While these are great benefits to using the public cloud, some drawbacks may still give IT managers pause. For example:

  • Exponentially increasing costs: Companies today use an average of 805 distinct cloud apps per month in a combination of free, freemium, and paid services. Cloud apps are typically cheaper than on-premise, but complex cloud costs and pricing models could make it difficult to track spending.
  • Control challenges within the tech stack: Each cloud provider has different configuration options and control features, making it challenging for IT staff to integrate them all into the tech stack. Add in the data separation issues for remote users, and adherence to industry- and country- specific guidelines and overall control becomes a nightmare. 
  • Vendor lock-in: Many companies are restricted to apps and services from vendors they already have a relationship with. You may be forced to purchase inferior services that don’t quite meet your requirements or, on the other hand, use one that is overkill for your needs. And all because of a prior relationship or licensing agreement. 
  • Security challenges: Public clouds are generally more secure today, but trying to deploy the same security policies used on your internal resources to a public cloud service may be very difficult. You may be constrained to use the cloud’s security options, which may not meet your company’s or industry’s standards.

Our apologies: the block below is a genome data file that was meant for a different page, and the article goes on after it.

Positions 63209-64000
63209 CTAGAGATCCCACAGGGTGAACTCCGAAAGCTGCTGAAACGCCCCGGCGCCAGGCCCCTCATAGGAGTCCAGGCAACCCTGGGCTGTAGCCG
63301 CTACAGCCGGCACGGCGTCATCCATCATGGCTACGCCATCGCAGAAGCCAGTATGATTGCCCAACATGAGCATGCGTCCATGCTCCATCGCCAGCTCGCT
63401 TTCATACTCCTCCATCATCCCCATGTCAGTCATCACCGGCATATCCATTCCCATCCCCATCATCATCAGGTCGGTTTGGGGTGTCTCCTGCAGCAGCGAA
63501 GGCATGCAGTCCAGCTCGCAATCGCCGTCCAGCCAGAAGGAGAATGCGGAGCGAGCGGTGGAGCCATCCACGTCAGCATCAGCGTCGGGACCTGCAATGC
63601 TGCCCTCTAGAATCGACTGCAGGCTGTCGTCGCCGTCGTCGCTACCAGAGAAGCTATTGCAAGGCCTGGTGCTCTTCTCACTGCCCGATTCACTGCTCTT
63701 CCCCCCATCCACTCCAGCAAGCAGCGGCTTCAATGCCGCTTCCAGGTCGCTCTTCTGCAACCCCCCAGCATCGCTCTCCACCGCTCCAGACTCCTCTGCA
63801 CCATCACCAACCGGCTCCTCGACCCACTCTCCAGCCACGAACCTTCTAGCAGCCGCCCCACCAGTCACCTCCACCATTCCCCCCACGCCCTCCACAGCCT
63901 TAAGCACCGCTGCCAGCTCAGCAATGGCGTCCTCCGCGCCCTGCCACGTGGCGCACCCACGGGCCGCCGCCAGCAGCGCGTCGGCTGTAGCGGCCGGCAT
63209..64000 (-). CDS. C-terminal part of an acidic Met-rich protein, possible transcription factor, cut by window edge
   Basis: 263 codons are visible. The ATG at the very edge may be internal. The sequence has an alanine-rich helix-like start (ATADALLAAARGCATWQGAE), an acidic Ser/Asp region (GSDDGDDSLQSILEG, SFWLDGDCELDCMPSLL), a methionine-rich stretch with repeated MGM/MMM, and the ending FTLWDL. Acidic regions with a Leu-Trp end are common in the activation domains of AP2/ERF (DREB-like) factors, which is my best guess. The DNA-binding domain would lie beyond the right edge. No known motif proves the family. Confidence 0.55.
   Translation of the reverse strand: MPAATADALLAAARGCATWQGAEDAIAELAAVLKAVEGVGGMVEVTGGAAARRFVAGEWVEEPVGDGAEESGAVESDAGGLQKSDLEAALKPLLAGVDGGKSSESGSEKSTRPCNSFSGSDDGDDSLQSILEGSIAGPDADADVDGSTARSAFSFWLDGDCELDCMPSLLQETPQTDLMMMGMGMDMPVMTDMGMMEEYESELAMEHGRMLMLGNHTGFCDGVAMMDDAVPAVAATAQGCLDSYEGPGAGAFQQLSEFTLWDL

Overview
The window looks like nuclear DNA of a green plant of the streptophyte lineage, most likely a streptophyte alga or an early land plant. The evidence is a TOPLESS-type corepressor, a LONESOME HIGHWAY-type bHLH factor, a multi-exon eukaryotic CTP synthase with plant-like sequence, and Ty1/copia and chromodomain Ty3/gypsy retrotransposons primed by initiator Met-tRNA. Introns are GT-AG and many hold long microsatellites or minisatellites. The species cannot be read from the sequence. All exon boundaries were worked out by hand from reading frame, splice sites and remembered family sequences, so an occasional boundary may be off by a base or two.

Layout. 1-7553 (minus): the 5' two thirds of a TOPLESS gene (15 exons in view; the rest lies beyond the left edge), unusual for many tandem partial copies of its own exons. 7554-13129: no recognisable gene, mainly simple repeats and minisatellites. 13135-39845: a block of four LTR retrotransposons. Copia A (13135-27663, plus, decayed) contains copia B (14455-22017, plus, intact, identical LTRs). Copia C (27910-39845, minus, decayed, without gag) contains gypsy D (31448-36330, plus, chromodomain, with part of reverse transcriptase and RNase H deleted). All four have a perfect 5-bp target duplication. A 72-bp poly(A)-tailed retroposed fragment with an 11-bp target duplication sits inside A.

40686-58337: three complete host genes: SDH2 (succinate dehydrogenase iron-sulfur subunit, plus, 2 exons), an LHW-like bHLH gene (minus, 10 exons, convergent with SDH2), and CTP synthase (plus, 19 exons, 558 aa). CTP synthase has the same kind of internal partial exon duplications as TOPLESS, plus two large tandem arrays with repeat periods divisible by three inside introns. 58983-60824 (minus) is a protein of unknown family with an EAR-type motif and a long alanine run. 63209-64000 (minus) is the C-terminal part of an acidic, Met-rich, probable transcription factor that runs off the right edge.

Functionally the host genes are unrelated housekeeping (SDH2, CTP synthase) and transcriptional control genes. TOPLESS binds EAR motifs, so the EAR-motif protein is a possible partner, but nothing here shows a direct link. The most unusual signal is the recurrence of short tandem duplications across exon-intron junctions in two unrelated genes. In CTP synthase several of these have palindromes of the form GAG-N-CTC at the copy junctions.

Your public cloud options

Today’s public cloud market (including IaaS, PaaS, and SaaS services)  is dominated by five companies holding nearly 40% of the market: Amazon Web Services (AWS,) Microsoft, Salesforce.com, Google, and Oracle. That leaves more than 60% of the market to others to deliver targeted IaaS, PaaS, SaaS, and Desktop-as-a-Service (DaaS) apps and services. For example, ServiceNow, Workday, MuleSoft, Cloudways, and DigitalOcean. Spending on public cloud services is forecast to grow to over $332 billion in 2021, with IaaS and DaaS experiencing the highest growth, according to Gartner.